More than 2,900 farmers were licensed to grow hemp within the state of Tennessee as of 2019. According to the Tennessee Department of Agriculture, that figure represents an increase of more than 1,100% in a single year, with only 226 total applications submitted in 2018. Five or more farms can legally grow more than 1,000 total acres of hemp. Needless to say, this sharp rise in hemp farming speaks volumes as to the assessed marketability of broad spectrum hemp, and to the overall appeal of those looking to profit from this cash crop. Nevertheless, some seasoned farmers are concerned that farmers who are still green to the agricultural field may be taking on more than they can manage. Hemp is now legal to grow and market in the United States, as per the provisions a government pilot program. The pilot program has been implemented by the West Tennessee AgResearch and Education Center, which is located in Jackson, Tennessee. Hemp’s growth is helping to support their research. The surge in hemp’s popularity was also made possible by the 2018 Farm Bill. Prior to the Farm Bill’s passage, only 130 total acres of hemp were grown by farms statewide. But within six short months of its passage, the acreage of Tennessee hemp has skyrocketed from 130 to almost 5,000 acres of hemp. These figures were released by The Department of Agriculture, in response to a Tennessee state public records request.
The impressive profitability of hemp has inspired many farmers to seize the unique opportunity of hemp growth. Hemp is currently in high demand by the American public and manufacturers seeking such a sustainable, eco-friendly material for the development of a wide range of product types. Hemp is commonly used to create rope, cloth, and construction materials, and phytocannabinoid-rich hemp extract can be used as an additive to a variety of products. While there are high rewards possible with successful yields of hemp, there are also considerable risks if the crop’s largescale growth is managed less successfully. Many of these farmers have spent years learning the ins and outs of industrial farming, and in recent years, many have focused on the process of successfully growing large crop yields of hemp. Some of these same farmers have voiced concerns that hemp growth is rising too sharply, and that some newer farmers may be overly optimistic about their ability to successfully produce large quantities of hemp. One Springfield, Tennessee farmer, Bill Corbin, has spent years growing hemp in the state of Tennessee, and honing his own skills to do so with optimal results. Said Corbin of the booming rise, “It’s like a new gold rush, and that’s not really a good thing. When that many people come into play so quickly, there are so many naive and gullible growers that are going to sign up with people who will promise them the moon.”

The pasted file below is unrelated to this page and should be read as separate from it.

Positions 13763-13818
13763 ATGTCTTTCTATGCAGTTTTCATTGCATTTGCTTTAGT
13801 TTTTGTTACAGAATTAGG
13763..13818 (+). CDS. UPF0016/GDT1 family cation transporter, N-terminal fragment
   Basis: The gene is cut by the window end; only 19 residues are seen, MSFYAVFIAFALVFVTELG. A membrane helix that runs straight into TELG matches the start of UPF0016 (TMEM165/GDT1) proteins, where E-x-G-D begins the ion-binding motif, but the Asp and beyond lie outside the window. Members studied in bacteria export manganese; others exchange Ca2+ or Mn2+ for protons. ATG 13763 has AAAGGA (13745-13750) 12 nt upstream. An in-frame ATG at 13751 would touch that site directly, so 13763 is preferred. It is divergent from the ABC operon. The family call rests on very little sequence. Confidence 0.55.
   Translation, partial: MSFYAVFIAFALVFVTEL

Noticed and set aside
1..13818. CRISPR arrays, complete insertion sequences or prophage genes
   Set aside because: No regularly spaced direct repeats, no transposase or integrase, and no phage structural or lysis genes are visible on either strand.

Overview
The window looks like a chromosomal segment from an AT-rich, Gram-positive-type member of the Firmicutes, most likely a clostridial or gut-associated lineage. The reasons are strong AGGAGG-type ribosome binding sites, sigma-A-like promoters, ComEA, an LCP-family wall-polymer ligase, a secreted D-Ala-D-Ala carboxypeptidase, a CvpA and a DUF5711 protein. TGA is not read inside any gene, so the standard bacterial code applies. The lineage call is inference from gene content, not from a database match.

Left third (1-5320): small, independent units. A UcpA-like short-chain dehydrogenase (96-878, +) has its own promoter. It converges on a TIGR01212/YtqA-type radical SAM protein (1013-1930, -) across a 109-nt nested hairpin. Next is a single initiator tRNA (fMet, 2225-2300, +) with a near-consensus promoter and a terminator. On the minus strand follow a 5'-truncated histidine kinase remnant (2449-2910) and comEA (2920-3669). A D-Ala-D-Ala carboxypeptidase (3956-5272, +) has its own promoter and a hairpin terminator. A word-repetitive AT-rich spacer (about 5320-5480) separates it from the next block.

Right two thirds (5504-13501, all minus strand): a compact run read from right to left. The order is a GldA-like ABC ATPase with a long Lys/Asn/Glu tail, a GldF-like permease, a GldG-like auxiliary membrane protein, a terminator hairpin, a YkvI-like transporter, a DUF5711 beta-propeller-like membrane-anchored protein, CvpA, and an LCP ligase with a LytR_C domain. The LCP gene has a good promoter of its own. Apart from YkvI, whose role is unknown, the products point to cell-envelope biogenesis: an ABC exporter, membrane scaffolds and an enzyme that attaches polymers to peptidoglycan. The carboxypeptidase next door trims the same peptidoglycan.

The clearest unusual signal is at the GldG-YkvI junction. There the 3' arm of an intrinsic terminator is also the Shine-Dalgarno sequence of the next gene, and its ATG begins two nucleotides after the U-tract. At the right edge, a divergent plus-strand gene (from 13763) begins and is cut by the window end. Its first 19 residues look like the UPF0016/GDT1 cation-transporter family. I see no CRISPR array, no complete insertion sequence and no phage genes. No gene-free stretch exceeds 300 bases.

New Jobs with New Challenges
As with any new job, hemp farming has an undeniable learning curve that must be mastered for optimal results. Obtaining and maintaining farming best practices, a sizeable customer base, and skilled processors all take experience and significant effort. While newer local farmers catch up in these regards, experienced local professionals seem to agree that the industry is likely to evolve rapidly. One Tennessee company embracing hemp is Green Acres Ventures, the brainchild of Adam Knapp of Steamboat Springs, Colorado and Memphis, Tennessee native Steven Medlock. Medlock is an attorney with Tennessee’s state regulatory department. Meanwhile, Knapp works for a Colorado-based company that was founded in 2009. A decade later, Knapp’s company grown from humble origins to a 90,000 square foot operations base in Colorado, with 70 employees and 36 growing rooms. As the Tennessee climate differs from that in the arid elevations of Steamboat Springs, the Green Acres team will face a learning curve of their own. But with their extensive collective expertise on issues pertaining to the agricultural and legal management of hemp growth, their partnership is a promising one in the Tennessee hemp game. While Green Acres company started out growing hemp on outdoor land, they’ve since transitioned to an adapted milk farm building. They’ve noted that Tennessee’s notorious conservatism is a major challenge for the hemp market, which still faces unfounded stigma and scrutiny for its classification as a cannabinoid. “There is still a very negative connotation by people who are uneducated about the industry,” stated Medlock. “That is one of the biggest challenges with acceptance in the South.” The cultivation of hemp offers great potential for sustainable growth at large, and the demand and feasibility of its growth are sharply rising. Despite potential pitfalls along the way, the industry of hemp-infused products is expanding quickly with plenty of room to grow.
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